Still to this day I can’t believe that happened, but I’m thrilled I got the opportunity to see her while she was still here, it just blew my mind.

This show shares her music and her life, what lessons do we take away from Aretha Franklin’s life?

I think that people don’t really know that she had a tough life. I was talking to my friend Prinnie Stevens the other day, she’s also doing this incredible show called Lady Sings the Blues that covers all these different amazing singers, Aretha being one of them.

She made the point that Aretha refused to answer questions in interviews, just ignore, or straight out lie. She’d just say ‘No, that didn’t happen.”

Prinnie’s point was she didn’t want to tell you, but all you have to do is press play and hear her sing. The show may have some surprises for people who aren’t aware of what she went through and how things played out in her life. She faced a lot of struggles.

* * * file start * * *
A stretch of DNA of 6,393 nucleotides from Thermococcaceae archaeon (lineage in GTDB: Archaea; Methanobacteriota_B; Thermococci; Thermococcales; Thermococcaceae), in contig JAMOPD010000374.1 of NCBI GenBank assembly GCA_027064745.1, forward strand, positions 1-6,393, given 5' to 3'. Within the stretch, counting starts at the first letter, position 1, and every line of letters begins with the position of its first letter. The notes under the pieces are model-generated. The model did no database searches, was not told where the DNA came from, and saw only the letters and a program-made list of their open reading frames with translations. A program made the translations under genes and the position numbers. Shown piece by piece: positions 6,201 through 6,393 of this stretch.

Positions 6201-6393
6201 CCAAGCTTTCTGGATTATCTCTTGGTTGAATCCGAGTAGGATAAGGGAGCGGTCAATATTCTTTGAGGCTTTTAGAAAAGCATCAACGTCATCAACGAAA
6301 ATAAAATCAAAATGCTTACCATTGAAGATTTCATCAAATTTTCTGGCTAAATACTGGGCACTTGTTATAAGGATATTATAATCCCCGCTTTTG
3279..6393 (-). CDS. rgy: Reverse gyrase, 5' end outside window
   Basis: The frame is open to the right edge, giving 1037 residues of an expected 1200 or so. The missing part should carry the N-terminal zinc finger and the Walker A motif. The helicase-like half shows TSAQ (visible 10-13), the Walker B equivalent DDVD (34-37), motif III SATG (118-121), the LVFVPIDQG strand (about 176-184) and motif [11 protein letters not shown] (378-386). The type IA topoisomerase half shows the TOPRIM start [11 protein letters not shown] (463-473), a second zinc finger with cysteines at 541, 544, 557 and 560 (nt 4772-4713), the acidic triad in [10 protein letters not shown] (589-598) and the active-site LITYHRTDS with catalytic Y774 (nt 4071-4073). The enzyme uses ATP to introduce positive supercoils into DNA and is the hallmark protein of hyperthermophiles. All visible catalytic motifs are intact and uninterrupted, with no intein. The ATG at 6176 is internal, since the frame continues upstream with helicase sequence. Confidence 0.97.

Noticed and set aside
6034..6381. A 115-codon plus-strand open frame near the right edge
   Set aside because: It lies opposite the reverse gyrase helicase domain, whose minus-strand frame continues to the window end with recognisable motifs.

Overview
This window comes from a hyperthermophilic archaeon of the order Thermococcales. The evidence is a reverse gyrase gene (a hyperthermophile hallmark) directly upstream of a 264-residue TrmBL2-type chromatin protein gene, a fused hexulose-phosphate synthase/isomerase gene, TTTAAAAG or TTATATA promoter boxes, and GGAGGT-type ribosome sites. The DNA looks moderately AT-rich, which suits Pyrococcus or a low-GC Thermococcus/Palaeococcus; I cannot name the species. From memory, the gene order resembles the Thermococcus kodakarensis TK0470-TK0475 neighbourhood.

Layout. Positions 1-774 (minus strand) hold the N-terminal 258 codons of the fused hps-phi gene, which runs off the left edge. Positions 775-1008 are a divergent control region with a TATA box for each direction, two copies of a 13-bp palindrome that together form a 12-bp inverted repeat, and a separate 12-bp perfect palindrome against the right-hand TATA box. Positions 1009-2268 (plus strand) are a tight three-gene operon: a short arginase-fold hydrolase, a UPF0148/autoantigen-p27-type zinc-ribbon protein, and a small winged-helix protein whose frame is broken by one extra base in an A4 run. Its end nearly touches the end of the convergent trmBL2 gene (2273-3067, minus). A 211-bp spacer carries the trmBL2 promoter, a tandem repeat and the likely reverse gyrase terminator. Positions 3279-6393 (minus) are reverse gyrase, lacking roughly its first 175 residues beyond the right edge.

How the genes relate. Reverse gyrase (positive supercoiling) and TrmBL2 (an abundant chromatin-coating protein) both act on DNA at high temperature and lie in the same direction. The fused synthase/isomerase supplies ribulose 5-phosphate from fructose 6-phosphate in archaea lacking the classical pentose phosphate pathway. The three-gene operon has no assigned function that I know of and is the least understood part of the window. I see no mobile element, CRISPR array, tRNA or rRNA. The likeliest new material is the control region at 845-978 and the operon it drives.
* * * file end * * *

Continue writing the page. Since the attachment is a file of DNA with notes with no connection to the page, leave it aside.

But, if you really listen to her sing, and you open your heart up, you really feel the things that she went through, you hear the heartache, and the hurt, the joy and the passion, the fire, the love and the fun – you can hear all of it.

It’s a really great thing to put on a show where we can share some of that story in all different ways, and it’s a really interesting format.

I’m really thrilled to be singing alongside some incredible artists. Thando is one I’ve been wanting to meet and sing with for years, Thandi Phoenix is a gorgeous girl, and she works so hard. Emma Donovan and Karen Lee Andrews are two of my favourite singers in the world, and two of my favourite humans.

I’m really looking forward to getting together and getting to sing some of the best Aretha Franklin songs for the audience, it’s going to be lots of fun.

ARETHA: A love letter to the Queen of Soul will be performed at Edith Cowan University on March 8th and 9th as part of the Joondalup Festival. Tickets are available now via: www.joondalupfestival.com.au/             

Declaration: Graeme Watson is also an employee of Edith Cowan University.